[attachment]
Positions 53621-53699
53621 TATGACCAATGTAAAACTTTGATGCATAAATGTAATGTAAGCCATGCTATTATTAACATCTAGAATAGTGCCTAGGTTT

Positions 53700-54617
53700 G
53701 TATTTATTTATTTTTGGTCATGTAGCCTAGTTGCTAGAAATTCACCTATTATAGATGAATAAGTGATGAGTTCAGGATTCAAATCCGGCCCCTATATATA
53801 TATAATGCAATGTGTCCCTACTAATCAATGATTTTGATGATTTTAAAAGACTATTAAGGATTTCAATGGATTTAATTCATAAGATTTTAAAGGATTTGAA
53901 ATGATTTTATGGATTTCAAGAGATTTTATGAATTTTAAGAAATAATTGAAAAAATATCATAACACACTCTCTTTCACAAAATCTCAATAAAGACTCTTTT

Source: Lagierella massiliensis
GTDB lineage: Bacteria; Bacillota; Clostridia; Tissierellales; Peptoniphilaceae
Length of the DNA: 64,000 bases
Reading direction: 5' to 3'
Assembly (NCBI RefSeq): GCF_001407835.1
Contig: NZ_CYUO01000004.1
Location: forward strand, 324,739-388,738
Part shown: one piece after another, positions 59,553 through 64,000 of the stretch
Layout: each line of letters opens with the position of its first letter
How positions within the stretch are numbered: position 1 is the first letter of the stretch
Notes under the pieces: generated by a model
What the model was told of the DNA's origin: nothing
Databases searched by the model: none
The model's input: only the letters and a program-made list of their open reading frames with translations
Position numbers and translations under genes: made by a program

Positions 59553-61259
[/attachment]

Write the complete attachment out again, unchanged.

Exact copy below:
Positions 53621-53699
53621 TATGACCAATGTAAAACTTTGATGCATAAATGTAATGTAAGCCATGCTATTATTAACATCTAGAATAGTGCCTAGGTTT

Positions 53700-54617
53700 G
53701 TATTTATTTATTTTTGGTCATGTAGCCTAGTTGCTAGAAATTCACCTATTATAGATGAATAAGTGATGAGTTCAGGATTCAAATCCGGCCCCTATATATA
53801 TATAATGCAATGTGTCCCTACTAATCAATGATTTTGATGATTTTAAAAGACTATTAAGGATTTCAATGGATTTAATTCATAAGATTTTAAAGGATTTGAA
53901 ATGATTTTATGGATTTCAAGAGATTTTATGAATTTTAAGAAATAATTGAAAAAATATCATAACACACTCTCTTTCACAAAATCTCAATAAAGACTCTTTT

Source: Lagierella massiliensis
GTDB lineage: Bacteria; Bacillota; Clostridia; Tissierellales; Peptoniphilaceae
Length of the DNA: 64,000 bases
Reading direction: 5' to 3'
Assembly (NCBI RefSeq): GCF_001407835.1
Contig: NZ_CYUO01000004.1
Location: forward strand, 324,739-388,738
Part shown: one piece after another, positions 59,553 through 64,000 of the stretch
Layout: each line of letters opens with the position of its first letter
How positions within the stretch are numbered: position 1 is the first letter of the stretch
Notes under the pieces: generated by a model
What the model was told of the DNA's origin: nothing
Databases searched by the model: none
The model's input: only the letters and a program-made list of their open reading frames with translations
Position numbers and translations under genes: made by a program

Positions 59553-61259